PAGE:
Community Energy Fortnight is almost upon us. As part of these promotion of the series of events, in which we are running a workshop. I answered from questions in an interview with Blue and Green Tomorrow.
The following is taken from an article that was originally published here.
Tell us a bit about your organisation
Scene is a social enterprise focused on growing the community energy sector through project consultancy and research, we aim to have our boots on the ground whilst also helping to shape and expand the sector as a whole. Our work covers everything from researching progress and trends in community energy for lenders, thinktanks, NGOs and governments, to project specific management and technical consulting support. We aim to promote community ownership in both the developed and developing world and have recently been working in the UK, Cameroon and India and with partners from a variety of other regions.
What excites you about community energy?
Despite the fact that project drivers have a shared vision of distributed ownership, community energy projects are diverse, which is always exciting. No two projects are ever the same – even within the UK, never mind across borders. Whether there are particular technical challenges or social structures that are difficult to overcome, projects are rarely boring or easy, and always have great associated benefits.
What is the biggest challenge in scaling up community energy across the UK?
The earliest pioneers aside, trends in community energy tend to lag two or three years behind commercial developers in terms of uptake. This is a major challenge, which causes community projects to be even more vulnerable to changing incentive frameworks than all of the other actors in the market.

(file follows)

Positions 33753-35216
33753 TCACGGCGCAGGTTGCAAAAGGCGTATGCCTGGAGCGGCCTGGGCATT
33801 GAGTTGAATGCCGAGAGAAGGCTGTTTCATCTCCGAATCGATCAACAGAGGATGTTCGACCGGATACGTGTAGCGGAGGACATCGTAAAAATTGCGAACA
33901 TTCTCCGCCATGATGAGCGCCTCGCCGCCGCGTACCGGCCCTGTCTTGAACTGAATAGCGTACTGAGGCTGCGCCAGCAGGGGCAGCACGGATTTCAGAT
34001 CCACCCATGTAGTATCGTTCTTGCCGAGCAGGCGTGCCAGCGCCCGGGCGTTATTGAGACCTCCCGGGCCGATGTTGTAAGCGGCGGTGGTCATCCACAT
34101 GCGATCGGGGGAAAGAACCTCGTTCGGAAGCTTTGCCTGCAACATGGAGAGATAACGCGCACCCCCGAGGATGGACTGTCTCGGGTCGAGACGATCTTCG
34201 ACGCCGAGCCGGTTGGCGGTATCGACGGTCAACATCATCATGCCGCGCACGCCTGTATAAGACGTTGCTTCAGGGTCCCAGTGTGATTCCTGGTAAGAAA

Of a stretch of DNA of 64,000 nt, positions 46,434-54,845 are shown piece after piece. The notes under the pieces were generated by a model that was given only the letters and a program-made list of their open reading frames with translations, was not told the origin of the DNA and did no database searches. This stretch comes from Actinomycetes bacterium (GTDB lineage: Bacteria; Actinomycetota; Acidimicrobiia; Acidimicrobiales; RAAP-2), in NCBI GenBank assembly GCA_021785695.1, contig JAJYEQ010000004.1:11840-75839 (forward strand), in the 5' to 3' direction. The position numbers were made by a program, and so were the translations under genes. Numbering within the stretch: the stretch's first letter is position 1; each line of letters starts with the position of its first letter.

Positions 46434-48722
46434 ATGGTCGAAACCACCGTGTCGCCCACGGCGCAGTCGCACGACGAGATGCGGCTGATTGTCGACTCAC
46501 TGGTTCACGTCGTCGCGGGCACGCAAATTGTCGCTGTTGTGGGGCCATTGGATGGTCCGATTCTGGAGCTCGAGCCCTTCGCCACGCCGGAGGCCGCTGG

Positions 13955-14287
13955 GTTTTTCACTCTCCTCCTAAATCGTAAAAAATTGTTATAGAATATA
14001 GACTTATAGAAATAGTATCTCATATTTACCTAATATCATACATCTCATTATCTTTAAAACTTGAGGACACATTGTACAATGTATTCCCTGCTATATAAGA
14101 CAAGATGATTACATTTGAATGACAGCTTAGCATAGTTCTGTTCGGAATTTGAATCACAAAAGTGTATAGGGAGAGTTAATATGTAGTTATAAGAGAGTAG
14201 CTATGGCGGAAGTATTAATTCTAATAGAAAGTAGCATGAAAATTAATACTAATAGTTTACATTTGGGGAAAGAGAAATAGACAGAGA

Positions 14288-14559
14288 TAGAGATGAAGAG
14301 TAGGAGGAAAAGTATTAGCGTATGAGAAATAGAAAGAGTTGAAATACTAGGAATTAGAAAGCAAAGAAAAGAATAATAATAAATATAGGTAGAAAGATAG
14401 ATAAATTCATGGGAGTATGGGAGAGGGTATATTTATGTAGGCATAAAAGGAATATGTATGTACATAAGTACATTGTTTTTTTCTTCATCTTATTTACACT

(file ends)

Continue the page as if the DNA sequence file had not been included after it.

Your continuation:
For community energy to thrive I think it needs to have its own incentive framework, which is bound within more relaxed time-frames and has more certainty going well into the future. The current incentive frameworks are not fit for purpose for a booming, but late blooming, community energy economy, which is why I strongly advocate a community feed-in tariff which would differ from the normal tariff in a variety of ways.
Feed-in tariffs don’t last forever, as seen in Italy and Germany, where the schemes were recently ended for solar PV as they had reached their allocated budget limits. My worry is that by the time real momentum is built up in our communities, the tariffs will be so degraded that the finances are no longer so favourable. We can safeguard against this by having a community feed-in tariff.
What’s your vision for community energy in the UK?
My vision for community energy in the UK is one in which communities large, small, poorer or wealthier all understand the benefits that can flow from your own energy supplies. Grassroots knowledge is in short supply in many regions of the UK, especially poorer areas, despite the growing popularity of the sector.
I want to see an expansion in our collective knowledge-base leading to an expansion in the numbers of community energy activists, and therefore many more projects – both 100% community owned and community-commercial joint ventures.
Would you encourage others to get involved in community energy?
Community energy offers a rare chance to improve social and economic aspects of your area, whilst doing a little bit to help solve a global environmental crisis. Those are pretty good reasons to get involved in a project in my book!